Friday, June 15, 2012


Thank-you so much for all the kind words we received via comments and personal emails on the previous post.

The question was asked after someone saw the latest episode of Amish: Out of Order on Nat Geo where Mose was saying that the Amish don't talk about the deceased after the funeral and they wondered why the Amish would react that way.

I had never even heard of something like that before. When my Grandpa passed away we still enjoyed the memories he left behind. As the first year anniversary of his passing approached all his children and grand children contributed to a little project where we each wrote some of our favorite memories of him on little pieces of paper and put them in a gallon jar that we had hand painted and labeled; Jar of Memories. We presented it to Grandma on that anniversary day. We all enjoyed reading each other's memories and talking about the special man he was.

While we didn't always create a jar of memories we certainly didn't shy away from talking about anyone who was no longer with us. For those that had been faithful to the Amish the focus was on good and happy memories. Unfortunately for those who had left, they were often held as examples in church where ministers would warn against making foolish choices and squandering the chance of grace and repentance.


  1. It seems to me that being Amish is like being Welsh. You'd be surprised how often I am asked, ' How do the Welsh.....' There are as many ways of being Welsh as their are Welsh communities. Each has customs and ways of dealing with life that may or may not be similar to the next village or small town in the same valley.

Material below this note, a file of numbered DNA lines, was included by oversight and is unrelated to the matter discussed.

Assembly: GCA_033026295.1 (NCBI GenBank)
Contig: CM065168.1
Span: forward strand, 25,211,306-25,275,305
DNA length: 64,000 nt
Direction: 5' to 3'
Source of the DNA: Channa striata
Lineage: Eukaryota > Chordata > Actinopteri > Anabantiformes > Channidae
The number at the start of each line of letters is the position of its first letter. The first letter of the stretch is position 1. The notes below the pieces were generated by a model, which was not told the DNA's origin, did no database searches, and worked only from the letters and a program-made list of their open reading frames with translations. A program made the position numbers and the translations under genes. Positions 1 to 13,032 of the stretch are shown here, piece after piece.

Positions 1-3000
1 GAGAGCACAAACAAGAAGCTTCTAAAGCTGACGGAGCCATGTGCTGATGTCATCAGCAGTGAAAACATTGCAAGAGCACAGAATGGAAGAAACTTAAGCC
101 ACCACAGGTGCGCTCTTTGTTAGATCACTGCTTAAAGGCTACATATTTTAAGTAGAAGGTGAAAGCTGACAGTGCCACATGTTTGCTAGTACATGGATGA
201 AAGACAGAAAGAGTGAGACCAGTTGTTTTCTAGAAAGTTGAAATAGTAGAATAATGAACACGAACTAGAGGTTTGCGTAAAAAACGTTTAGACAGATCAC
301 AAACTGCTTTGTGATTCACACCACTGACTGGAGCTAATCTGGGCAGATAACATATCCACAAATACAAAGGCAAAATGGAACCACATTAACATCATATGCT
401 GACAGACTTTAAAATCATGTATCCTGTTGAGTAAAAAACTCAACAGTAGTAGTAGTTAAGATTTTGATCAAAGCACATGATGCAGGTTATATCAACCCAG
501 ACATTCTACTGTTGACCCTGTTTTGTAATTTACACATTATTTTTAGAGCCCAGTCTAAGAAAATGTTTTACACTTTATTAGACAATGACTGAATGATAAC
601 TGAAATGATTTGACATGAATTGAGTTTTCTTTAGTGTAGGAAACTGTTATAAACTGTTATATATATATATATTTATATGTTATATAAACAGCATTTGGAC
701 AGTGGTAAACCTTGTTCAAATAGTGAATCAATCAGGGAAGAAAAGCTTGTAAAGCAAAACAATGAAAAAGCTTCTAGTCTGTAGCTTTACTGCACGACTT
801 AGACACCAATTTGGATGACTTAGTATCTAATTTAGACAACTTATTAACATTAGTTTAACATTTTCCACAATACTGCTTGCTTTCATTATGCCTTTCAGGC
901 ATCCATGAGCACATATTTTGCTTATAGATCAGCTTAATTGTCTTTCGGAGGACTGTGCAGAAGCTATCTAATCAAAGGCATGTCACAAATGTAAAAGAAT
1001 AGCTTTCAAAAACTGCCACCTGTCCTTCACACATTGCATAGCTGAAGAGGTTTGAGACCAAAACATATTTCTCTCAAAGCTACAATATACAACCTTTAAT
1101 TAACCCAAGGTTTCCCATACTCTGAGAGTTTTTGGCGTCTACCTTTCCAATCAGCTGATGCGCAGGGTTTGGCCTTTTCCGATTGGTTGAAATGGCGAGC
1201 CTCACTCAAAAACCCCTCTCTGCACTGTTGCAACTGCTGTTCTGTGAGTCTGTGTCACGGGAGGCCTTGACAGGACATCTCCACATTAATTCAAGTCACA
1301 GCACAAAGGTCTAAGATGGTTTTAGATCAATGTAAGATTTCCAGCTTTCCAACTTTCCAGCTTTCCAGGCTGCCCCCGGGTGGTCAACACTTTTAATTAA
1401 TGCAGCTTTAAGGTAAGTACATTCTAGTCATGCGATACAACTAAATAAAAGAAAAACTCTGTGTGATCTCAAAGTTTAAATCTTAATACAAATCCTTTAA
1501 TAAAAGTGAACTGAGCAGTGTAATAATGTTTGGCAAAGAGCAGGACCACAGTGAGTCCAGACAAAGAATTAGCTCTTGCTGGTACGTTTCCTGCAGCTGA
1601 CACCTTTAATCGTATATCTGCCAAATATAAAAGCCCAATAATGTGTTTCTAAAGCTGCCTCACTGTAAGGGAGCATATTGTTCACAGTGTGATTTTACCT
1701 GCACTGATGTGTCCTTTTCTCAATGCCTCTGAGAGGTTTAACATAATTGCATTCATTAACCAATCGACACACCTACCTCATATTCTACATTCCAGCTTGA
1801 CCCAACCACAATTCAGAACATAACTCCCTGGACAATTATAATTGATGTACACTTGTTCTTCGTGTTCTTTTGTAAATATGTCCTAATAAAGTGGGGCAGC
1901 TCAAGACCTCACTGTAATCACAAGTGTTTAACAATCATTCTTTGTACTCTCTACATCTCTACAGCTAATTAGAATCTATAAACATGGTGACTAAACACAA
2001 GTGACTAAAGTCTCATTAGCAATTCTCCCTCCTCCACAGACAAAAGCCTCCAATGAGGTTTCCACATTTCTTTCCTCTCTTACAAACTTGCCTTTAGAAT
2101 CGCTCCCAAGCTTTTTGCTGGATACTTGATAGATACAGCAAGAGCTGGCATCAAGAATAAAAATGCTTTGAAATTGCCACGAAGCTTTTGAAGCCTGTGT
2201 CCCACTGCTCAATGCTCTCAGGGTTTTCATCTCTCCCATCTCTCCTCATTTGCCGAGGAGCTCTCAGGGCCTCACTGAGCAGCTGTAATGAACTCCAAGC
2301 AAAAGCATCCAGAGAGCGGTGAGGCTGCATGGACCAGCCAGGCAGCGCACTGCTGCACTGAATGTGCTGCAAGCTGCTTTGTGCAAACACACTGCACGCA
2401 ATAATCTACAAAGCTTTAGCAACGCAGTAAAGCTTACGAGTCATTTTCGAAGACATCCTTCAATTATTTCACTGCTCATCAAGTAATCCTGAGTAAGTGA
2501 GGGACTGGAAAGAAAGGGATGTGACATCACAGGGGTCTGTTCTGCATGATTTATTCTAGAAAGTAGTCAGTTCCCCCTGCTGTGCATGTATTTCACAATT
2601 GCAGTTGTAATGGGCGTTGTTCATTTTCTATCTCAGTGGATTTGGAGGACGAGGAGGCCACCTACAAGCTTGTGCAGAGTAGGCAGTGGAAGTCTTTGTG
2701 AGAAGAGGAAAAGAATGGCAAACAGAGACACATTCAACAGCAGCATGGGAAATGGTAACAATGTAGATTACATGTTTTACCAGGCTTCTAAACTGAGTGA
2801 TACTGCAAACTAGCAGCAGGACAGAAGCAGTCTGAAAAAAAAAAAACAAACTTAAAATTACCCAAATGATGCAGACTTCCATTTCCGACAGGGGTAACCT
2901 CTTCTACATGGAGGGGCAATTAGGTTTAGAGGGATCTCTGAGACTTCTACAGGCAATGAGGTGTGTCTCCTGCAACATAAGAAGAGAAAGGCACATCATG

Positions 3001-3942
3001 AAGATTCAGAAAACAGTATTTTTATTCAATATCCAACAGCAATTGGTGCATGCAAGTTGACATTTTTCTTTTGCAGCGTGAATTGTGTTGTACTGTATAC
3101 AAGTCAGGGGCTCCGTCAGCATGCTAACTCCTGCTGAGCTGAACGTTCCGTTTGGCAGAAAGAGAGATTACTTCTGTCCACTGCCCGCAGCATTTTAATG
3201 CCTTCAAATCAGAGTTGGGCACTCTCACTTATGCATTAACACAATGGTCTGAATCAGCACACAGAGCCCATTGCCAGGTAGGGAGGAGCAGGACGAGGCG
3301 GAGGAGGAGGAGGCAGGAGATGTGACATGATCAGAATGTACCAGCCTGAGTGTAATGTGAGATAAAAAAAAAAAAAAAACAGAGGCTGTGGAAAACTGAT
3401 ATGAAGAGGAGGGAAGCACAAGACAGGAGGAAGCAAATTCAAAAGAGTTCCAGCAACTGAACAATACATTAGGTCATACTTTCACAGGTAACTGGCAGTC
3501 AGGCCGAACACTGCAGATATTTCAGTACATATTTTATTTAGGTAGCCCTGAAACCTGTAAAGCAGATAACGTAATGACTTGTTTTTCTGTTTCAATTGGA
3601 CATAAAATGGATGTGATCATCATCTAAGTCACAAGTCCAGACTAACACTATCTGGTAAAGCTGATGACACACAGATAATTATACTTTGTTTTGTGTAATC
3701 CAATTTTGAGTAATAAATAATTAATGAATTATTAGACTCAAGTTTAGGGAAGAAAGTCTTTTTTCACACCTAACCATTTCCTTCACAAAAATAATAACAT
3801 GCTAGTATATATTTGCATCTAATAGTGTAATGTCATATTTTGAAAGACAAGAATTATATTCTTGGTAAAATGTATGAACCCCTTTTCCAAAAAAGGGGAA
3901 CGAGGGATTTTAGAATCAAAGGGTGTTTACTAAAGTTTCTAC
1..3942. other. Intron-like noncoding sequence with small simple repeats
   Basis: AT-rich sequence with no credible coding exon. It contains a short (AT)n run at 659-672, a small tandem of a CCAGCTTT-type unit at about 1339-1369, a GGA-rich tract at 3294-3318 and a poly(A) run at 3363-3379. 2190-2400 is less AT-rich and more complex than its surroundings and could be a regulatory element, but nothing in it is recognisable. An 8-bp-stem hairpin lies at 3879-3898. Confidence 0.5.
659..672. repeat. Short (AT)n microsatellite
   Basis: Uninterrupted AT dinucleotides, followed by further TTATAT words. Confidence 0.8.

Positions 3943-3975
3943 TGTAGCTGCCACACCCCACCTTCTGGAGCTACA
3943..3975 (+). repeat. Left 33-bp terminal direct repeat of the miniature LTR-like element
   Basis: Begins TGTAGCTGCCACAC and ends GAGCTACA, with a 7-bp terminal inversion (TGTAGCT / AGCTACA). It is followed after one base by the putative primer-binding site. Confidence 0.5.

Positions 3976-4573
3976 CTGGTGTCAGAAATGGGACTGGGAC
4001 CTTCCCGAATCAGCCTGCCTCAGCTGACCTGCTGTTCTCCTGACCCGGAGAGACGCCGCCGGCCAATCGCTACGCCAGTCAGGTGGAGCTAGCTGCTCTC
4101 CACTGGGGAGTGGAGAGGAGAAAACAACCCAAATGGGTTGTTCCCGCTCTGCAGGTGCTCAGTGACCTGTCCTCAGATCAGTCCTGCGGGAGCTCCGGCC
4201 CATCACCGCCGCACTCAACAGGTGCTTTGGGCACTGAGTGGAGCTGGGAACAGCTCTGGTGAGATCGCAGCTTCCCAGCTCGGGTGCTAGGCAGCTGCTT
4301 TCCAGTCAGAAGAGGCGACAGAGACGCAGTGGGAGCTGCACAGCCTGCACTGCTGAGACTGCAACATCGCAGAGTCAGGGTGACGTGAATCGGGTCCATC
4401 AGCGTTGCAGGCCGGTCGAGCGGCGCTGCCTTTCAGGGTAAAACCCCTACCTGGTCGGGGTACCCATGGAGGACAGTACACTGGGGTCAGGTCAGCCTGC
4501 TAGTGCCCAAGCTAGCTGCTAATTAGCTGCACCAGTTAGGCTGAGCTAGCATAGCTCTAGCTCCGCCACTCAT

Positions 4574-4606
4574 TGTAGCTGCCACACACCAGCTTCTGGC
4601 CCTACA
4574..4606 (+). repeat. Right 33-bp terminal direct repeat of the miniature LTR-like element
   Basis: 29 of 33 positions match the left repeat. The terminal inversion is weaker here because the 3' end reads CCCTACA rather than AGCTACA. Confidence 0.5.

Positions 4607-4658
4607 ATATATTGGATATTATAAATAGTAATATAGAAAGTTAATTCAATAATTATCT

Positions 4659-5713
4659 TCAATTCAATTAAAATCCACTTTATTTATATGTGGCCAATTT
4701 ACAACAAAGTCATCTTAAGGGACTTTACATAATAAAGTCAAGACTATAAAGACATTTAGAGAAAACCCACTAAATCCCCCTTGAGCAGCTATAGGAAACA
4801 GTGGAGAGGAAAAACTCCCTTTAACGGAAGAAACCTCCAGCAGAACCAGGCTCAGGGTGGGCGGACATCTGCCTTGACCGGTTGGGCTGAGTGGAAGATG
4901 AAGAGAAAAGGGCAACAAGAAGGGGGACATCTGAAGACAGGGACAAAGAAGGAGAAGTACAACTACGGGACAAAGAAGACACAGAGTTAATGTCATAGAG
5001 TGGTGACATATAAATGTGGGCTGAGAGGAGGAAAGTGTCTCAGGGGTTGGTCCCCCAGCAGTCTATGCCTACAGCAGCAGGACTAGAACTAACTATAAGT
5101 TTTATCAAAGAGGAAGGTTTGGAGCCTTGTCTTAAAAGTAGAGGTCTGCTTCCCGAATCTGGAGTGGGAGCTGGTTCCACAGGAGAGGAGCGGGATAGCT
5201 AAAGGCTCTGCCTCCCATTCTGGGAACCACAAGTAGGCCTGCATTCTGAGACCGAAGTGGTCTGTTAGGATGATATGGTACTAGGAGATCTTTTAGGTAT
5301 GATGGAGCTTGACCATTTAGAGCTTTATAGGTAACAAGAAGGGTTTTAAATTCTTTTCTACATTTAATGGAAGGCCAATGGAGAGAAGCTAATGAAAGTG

One of my neighbours has a stock answer to questions beginning 'How do the Welsh..' He always says,' Just as the English do, but with more energy and better results!' He says it with a twinkle in his eye and questioners always know he isn't being serious.
    But really, sometimes it is hard to know how to answer questions such as, 'How do the Welsh pray?' or 'Do Welsh people curse in English or Welsh?!!' Another favourite is, 'Do Welshmen eat any meat other than lamb?' Just try stopping them!

  2. It's one of those stereotype things; someone from a certain group/community does something, so people assume the rest do too. I hate stereotypes!

    I love the memory jar thing though!

  3. Amish are like so many other cultures, it can be different in each community!

  4. I love the sweet memories of those gone before. Talking about them is sometimes therapy.

  5. Everyone is curious about the unknown. Most don't know how to ask questions, either. I know I don't. But I know where to look for answers, and I love His:

    I will not leave you comfortless:
    (John 14:18a KJV)

  6. I too watched that episode and was taken a back by Mose' comment. I thought perhaps I had misunderstood, and the Amish cease to talk about hose that left the order and have since passed. The more I am learning about the Amish, the more I am noticing that it truly depends on the area in which they live and their specific Ordnung. Perhaps thats how things are done in the community he is from. Its so nice that your family came together to make a memory jar. You're so very sweet to share your family experiences with us. Thank you for that.

  7. What? When my (Amish) aunt died, it seemed like it was all the family talked about for quite a while. There was a lot of comfort in those memories for both Amish and non-Amish family alike. Same for my grandparents.

    I am going to wager a *guess* that since some communities are really large networks of extended families, that this thing of not speaking about the dead was the culture of a specific family more than an Amish thing.


Thank you so much for taking time to comment. I love hearing your thoughts.